Why I picked this book
It was that time of the month to visit my favorite bookshop. As usual, I skip the ‘young adults’ section (convincing myself that I oh so grew out of it); zigzagged my way to ‘suspense’, ‘thriller’, and ‘mystery’. Never heard of Thomas Enger but the If you clear my name I’ll tell you who killed your son just did it for me.
Two sentences summary
A convict framed up for murder makes a deal with a journalist to find the real killer in exchange for information. That critical information rocked some boats and the deal became a one-way relationship.
My favorite characters
Thorlief is an amazing character. He’s believable. His actions are what made me want to continue reading. In such a short time, his development flourishes in my eyes and is evident by the changing events. I see him in a normal life. I see him when he becomes agitated. I see him freaking out. I see his brain working on the possibilities. I see his sweat excreting of his pores. I see him flea. I see his lapse of alertness. I see his guard down. Then I watch him panic. I watch his struggle. I watch him overcome his fear. Then I fear for his life. I feel the hopelessness.
My favorite scenes
- Definitely when the blackmailer aimed the gun on Thorlief and ordered him to run over a man. I really thought he’d cave. Thorlief was crying and crying as he closed his eyes and sped up, thinking that being blind of his soon-to-be crime could lessen the guilt. But he swerved!
- Thorlief ran away like an expert! Haha, he outsmarted his blackmailers! He became a loose end. He was on the loose. A triumphant goal…for a while.
- Careful for this one. SPOILER. The death of Tore the convict was a pivotal point since Juul was obviously dragging along the pages. He wasn’t up to his best to figure out how Tore was setup. But when Tore collapsed, it triggered something in Juul. Investigative journalism activated! The hunt was on!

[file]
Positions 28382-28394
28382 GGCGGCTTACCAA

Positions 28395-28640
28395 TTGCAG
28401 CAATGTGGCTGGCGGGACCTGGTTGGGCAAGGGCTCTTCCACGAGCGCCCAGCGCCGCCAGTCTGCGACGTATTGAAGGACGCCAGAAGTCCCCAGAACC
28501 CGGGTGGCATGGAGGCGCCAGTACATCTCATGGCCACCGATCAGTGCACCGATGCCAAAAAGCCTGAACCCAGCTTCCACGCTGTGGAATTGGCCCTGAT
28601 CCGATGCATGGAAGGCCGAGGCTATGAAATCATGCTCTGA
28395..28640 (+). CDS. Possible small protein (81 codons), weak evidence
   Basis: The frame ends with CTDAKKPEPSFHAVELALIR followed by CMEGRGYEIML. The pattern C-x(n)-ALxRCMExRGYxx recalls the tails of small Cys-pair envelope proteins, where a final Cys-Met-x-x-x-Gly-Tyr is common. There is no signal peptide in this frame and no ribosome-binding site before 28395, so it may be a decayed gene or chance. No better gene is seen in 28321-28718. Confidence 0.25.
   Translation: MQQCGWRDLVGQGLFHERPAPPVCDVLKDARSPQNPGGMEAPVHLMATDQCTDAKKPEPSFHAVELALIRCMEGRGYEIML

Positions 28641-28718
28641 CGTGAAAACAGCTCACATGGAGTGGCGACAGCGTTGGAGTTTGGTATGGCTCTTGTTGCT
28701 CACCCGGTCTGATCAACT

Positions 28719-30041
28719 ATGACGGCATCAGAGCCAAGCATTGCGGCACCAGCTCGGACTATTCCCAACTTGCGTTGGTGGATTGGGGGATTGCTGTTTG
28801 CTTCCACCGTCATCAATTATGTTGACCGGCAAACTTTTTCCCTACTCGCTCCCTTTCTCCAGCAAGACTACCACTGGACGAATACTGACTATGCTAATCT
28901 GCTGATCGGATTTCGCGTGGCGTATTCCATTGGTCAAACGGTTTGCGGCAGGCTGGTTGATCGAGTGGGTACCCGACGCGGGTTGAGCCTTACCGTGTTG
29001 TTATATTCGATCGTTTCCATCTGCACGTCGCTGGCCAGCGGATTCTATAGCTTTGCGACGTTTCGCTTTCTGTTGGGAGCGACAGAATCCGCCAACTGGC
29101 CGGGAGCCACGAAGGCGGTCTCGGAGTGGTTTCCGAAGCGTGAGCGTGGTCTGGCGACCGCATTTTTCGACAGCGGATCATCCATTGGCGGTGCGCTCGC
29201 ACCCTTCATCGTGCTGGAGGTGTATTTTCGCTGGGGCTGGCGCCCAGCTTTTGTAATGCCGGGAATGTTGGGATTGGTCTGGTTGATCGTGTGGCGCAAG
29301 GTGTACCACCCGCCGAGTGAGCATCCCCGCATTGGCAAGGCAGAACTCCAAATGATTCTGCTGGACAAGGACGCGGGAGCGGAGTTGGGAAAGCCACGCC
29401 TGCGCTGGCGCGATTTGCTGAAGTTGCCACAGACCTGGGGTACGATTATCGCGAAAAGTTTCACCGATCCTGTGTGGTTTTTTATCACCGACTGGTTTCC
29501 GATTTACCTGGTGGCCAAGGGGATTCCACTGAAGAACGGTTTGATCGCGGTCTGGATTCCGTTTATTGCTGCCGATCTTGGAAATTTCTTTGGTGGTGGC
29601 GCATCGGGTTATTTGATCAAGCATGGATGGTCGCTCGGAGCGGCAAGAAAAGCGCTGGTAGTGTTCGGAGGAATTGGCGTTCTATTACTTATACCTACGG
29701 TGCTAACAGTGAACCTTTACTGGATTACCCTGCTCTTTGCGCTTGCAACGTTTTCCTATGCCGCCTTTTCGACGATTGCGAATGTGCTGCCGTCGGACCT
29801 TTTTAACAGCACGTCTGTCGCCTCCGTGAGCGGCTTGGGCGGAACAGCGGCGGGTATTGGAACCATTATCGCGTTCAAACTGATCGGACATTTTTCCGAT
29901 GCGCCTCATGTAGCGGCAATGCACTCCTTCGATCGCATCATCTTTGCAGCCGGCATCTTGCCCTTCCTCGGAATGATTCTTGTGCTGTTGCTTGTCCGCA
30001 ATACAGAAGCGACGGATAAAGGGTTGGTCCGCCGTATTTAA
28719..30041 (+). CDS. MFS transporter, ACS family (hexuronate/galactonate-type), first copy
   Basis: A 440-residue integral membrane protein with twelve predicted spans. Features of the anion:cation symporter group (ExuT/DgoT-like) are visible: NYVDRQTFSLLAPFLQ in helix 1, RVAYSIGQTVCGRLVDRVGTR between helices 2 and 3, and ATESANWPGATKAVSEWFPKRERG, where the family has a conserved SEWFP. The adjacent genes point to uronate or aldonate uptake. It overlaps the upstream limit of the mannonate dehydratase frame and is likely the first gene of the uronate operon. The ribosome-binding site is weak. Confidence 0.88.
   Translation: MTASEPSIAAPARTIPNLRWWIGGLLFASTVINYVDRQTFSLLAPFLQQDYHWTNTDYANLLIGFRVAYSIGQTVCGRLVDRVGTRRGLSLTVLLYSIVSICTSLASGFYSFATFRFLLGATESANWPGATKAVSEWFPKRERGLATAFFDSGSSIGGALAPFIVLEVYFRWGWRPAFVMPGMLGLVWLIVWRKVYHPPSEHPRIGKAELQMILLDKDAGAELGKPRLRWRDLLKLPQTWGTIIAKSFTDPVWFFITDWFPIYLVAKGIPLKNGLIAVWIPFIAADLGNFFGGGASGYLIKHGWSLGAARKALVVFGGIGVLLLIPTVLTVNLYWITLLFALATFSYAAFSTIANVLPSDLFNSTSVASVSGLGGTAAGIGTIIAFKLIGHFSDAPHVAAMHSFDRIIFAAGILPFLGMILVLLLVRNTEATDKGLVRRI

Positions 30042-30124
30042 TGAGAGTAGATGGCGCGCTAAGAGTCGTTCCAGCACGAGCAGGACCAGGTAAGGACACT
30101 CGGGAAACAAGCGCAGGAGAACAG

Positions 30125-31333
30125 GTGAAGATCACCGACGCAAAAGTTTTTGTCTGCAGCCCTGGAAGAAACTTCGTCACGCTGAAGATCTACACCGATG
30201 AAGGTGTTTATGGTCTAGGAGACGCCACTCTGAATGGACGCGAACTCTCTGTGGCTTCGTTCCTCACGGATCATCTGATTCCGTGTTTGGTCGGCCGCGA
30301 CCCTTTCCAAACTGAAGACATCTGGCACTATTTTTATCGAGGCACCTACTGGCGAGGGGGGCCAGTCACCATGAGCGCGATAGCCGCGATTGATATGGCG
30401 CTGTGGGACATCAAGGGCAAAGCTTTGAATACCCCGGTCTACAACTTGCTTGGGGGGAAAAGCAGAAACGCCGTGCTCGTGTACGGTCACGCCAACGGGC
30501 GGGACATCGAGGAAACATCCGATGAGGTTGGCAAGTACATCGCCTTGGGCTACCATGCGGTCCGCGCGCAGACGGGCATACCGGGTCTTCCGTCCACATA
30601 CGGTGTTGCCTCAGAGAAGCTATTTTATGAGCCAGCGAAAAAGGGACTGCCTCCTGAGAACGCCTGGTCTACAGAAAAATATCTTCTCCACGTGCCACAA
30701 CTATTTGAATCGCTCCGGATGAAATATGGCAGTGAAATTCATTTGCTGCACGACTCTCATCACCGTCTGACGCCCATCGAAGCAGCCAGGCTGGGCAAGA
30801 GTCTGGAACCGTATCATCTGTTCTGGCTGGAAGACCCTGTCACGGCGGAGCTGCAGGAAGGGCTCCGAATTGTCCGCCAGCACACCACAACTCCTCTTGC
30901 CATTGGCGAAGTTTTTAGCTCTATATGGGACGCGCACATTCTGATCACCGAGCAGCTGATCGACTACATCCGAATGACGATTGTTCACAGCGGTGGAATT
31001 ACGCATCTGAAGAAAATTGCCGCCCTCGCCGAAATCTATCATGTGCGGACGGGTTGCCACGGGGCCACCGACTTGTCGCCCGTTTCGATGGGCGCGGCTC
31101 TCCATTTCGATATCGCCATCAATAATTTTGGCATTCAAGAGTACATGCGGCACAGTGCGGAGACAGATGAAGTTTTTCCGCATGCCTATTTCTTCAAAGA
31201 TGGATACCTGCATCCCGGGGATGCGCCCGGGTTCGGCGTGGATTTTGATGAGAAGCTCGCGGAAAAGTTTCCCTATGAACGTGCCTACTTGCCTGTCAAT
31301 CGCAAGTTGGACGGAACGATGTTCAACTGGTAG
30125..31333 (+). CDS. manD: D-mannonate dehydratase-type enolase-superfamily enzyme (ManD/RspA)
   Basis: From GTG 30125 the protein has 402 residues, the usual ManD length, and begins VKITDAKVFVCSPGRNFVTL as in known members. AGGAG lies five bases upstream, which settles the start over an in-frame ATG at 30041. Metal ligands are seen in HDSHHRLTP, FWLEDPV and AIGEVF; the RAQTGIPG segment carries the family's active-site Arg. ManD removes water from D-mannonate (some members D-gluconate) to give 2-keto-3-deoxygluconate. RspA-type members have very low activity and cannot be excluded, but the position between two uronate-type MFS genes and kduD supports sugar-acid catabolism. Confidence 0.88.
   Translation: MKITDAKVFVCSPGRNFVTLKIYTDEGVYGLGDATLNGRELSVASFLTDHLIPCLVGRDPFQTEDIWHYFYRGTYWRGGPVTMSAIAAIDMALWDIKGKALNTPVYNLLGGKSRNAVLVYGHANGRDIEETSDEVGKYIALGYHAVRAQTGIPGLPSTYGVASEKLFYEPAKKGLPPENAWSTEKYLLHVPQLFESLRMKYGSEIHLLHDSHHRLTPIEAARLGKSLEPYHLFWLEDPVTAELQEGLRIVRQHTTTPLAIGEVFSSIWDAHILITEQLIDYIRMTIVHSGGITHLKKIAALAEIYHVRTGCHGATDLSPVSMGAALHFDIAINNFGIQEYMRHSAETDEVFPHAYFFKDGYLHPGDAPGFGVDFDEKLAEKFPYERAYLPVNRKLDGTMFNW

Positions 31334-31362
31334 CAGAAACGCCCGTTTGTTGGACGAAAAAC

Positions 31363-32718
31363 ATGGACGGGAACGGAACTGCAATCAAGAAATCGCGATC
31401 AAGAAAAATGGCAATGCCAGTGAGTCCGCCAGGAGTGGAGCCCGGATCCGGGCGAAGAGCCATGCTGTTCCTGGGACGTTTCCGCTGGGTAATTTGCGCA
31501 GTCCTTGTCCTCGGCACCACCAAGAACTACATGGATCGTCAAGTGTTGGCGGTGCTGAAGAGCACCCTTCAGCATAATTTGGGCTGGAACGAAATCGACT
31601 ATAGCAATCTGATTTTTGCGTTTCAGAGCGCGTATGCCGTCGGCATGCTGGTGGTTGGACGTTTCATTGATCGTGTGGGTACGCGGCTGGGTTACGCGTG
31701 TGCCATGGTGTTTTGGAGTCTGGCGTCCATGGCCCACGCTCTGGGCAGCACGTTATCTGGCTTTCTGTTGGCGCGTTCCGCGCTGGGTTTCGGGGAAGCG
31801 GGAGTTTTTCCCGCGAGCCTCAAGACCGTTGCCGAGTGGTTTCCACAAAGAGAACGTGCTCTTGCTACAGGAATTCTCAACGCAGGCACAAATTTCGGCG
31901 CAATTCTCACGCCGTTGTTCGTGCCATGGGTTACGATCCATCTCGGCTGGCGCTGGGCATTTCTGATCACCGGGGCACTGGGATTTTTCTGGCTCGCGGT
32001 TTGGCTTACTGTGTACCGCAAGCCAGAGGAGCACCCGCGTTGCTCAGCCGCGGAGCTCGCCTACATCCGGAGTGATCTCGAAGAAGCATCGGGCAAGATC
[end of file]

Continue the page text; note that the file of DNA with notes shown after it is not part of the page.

- SPOILER. Guess who the killer is. A woman! It goes to show that this kind of killing is not restricted to a certain gender. What’s good for the goose…well. It was also amazing how Juul figured out the most important clues: the clock the tshirt. You should read the book to know what I’m talking about.
- When every page focused entirely on Tore’s case, there’s this silent nagging to come back on the topic of the ‘fire’. With Tore dead, how can we truly know what happened to Juul’s son? Do you know what the author did? SPOILER. He leaves it hanging.
What I don’t like
- I don’t think I warmed up to Juul’s character. Or Iver’s. And to think, they’re the main characters. I’m not trying to say that their actions showcased the wrong way of how journalists should attack the problem. I don’t know a thing of investigative journalism. Somehow, I think it’s the whole package. Or it’s only me.
- And I hate that the fire thing left only one clue to get by.
- Then the title could do some work. It was only relatable by about 10%. After that, there’s this aura of who cares? going around the place.
- SPOILER. The author killed my favorite character. No reason required.
As a whole, the book was a great whodunnit read to pass the time and to keep the mind juggling. I feel like I don’t need to read the first book. For that purpose, that’s a point in the book’s favor. In my opinion. The book doesn’t introduce people with a need for an intense look of their background. Aside from the fire problem, the events speak for the character’s development.
I urge you to read the next book. Please. For my sake. I can’t find that book here so I’m left to wonder on my own. And I will keep on wondering as more questions pile up.